Jeff Guy has been teaching the intricacies of pole vault for longer than some of his pupils have been on the same earth they use a 15-foot pole to leap from.

He calls it a progress sport.

No one starts out jumping 10 feet just as no one's first snow skiing hill is the watch-out-for-that-first-step black diamond run at a resort. They start out on the bunny hill and make their way up to the most treacherous challenge.

So when Desert Vista freshmen find themselves in the pole vaulting group, often being brought there by a curious friend, for the first time they are nowhere near the pole or mat.

"We have to get them comfortable with the takeoff and landing when they first get started," Guy said. "It is a very unique sport and it takes some time to get motions down."

It isn't like sprint events, obviously, where an athlete is either fast or not. A coach can tweak form, but either the speed is there or not.

With field events like pole vaulting the progress by the time a freshman becomes an upperclassman is enough to make a coach shake his head in pride.

"When they come in as freshmen they have no idea what they are capable of because they almost always have never done it before," Guy said. "Each year they get to a new level and it is a great thing to watch. I've learned you never put a limit on an athlete. Our goal is not necessarily to get better than anyone else but to better themselves. If you get better at the state meet but finish last it is still a great meet."

A year after setting a national record by getting five girls to reach 12 feet, 1 inch or higher, the Thunder has some of the best vaulters in the state.

On the girls side, seniors Merritt Ten Hope and Kylie Harmon are ranked fourth and fifth in Division I with season bests of 11 feet and 10 feet, 7 inches, respectively.

The boys have a state title contender in junior Aidan Foster, who has a Division I best of 15-1 to become the 96th athlete in Arizona history to break 15 feet.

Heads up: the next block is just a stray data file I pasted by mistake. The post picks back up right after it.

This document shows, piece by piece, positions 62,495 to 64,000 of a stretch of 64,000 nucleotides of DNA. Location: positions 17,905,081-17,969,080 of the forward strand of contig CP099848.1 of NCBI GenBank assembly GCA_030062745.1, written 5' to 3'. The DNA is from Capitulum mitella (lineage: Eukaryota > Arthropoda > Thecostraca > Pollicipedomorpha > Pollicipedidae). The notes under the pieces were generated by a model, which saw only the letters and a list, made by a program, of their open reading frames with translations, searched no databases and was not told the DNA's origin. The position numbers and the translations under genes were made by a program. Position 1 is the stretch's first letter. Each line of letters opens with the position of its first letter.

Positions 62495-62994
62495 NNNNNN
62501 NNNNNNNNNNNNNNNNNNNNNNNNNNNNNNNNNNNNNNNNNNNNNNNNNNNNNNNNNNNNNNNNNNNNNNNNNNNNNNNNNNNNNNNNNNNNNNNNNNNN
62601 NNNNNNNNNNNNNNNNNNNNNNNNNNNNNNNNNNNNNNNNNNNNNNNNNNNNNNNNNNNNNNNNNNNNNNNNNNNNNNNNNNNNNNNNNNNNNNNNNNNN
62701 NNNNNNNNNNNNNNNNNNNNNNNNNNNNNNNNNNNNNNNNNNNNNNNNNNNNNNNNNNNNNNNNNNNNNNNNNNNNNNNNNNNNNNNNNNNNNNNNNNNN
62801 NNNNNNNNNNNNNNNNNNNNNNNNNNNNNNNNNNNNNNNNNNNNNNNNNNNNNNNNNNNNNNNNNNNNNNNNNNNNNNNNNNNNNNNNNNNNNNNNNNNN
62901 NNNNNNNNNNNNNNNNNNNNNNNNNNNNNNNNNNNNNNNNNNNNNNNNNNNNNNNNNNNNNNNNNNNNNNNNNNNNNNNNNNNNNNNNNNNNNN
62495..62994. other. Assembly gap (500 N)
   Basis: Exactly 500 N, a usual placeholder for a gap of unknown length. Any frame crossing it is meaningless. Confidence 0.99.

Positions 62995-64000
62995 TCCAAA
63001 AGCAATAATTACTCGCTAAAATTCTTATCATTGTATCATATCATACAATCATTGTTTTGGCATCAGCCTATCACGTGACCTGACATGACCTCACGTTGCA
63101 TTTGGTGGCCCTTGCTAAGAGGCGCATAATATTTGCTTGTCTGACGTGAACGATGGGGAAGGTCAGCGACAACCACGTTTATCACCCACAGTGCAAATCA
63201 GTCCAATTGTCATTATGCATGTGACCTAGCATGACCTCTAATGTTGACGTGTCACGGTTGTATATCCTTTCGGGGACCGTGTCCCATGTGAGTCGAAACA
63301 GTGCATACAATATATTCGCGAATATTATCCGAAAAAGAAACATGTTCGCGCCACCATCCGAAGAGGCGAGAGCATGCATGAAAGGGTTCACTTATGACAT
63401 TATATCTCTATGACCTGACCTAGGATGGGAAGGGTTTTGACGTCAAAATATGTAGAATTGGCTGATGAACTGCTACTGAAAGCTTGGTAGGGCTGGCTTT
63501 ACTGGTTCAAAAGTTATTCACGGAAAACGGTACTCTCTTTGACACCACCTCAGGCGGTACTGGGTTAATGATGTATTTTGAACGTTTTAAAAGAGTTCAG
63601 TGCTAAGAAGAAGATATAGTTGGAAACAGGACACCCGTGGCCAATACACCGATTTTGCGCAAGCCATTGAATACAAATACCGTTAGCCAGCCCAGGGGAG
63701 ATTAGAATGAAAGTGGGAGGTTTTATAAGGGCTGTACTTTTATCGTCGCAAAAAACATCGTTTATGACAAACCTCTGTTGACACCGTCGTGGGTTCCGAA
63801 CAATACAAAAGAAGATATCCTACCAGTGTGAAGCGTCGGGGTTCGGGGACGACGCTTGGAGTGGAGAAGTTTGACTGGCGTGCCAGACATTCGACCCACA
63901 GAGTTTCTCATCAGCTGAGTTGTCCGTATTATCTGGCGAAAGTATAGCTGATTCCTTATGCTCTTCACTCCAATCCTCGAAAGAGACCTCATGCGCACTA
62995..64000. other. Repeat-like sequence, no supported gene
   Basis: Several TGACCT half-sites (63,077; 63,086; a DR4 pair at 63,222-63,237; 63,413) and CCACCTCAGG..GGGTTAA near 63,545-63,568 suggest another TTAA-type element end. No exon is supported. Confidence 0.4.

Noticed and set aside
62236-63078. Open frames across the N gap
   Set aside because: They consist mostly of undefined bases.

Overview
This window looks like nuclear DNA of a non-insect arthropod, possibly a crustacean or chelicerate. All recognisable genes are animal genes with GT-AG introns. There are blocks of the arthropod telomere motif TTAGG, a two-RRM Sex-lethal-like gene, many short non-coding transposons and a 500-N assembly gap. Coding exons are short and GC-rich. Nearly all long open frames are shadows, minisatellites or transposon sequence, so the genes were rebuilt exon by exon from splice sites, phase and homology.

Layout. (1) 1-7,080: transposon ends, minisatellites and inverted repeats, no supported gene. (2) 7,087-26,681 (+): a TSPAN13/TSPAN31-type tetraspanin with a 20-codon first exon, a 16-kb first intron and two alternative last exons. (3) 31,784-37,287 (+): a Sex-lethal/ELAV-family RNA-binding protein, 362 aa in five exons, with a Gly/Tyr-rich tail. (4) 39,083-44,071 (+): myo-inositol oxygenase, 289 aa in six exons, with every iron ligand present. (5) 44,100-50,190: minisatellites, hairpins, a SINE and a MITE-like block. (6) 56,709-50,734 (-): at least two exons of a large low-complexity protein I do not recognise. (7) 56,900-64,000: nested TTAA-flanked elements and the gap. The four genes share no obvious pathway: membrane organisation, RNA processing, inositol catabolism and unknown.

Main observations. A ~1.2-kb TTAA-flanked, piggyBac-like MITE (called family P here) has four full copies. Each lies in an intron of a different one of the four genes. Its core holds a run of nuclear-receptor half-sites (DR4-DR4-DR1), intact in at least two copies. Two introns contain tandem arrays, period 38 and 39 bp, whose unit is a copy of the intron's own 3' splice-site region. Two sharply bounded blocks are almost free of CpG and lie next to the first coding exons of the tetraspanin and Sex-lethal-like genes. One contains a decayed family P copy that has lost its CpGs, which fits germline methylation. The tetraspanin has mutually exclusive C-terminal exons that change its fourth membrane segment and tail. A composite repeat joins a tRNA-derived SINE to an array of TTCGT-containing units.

Each has their own story since those initial freshmen campaigned when they were all starting out on the proverbial bunny hill.

Foster is a bit shy and introverted and Guy has been working with him to be more confident. It is starting to come now that he cleared 15 feet. He is starting to understand that he might actually be pretty good at this pole vaulting stuff after winning the Tempe City Meet with the 15-1 effort.

"I smiled and it felt good, but I didn't really think much about it after that," said Foster, who cleared 13 feet as a sophomore. "I guess I am doing pretty good."

Guy said that the 15-foot mark as a junior is a big step in getting noticed by colleges and should set Foster up for a big state meet and senior season.

"Getting there as a junior is what everyone shoots for," he said. "He is beginning to believe in himself and once he gets the confidence he can really do something. Before now, he was just kind of getting by on talent but once he gets his mind right he can really take off."

Hope has gone from a season best of 10-3 last season to 11-0 this year when she finished second at the Casa Grande Invitational on April 1.

But it almost came with an asterisk.

She cleared 10-9 and then Hope thought she cleared 11-0. Hope felt great about it only to find out the officials never raised the bar from 10-9. So she had to quickly refocus and go after the real 11-0 mark.

"I was frustrated at first because it was something I had been working really hard for," she said. "Then it was taken away and I had to do it again. Once I got it officially it was a big relief."

Hope, who plans on attending University of Redlands, a Division III program in Southern California, hasn't been able reach that height again but Guy said she is a perfect example of what pole vaulting is about.

"She has shown steady progress," he said. "She has developed into a team leader and worked extremely hard to get to her level."

Harmon's season has been a source of frustration after being one of the five Thunder athletes to clear 12-1 last season. The other four all graduated and received a scholarship to college.

She came into the season with the same type of expectations, but it hasn't materialized just yet as her best effort has been 10-7. Early in the season she wouldn't even attempt a vault as she just ran through to the mat instead of hitting her spot and taking off with the pole.

"It was definitely overwhelming at the beginning of the season thinking about college," said Hope, who plans on going to University of California-San Diego or UCLA. "It was kind of a whirlwind, but I had a talk with my parents and realized that I was getting stressed out and putting too much pressure on myself. I am letting that all go and just having fun now."

The new approach allowed her to reach 10-7 to win the Tempe All-City Meet.

"It's starting to come for her," Guy said. "She is persevering through a challenging senior year but is slowly making progress. You can't do something well until you can believe you can do it and Kylie is just now getting back into that state of mind."

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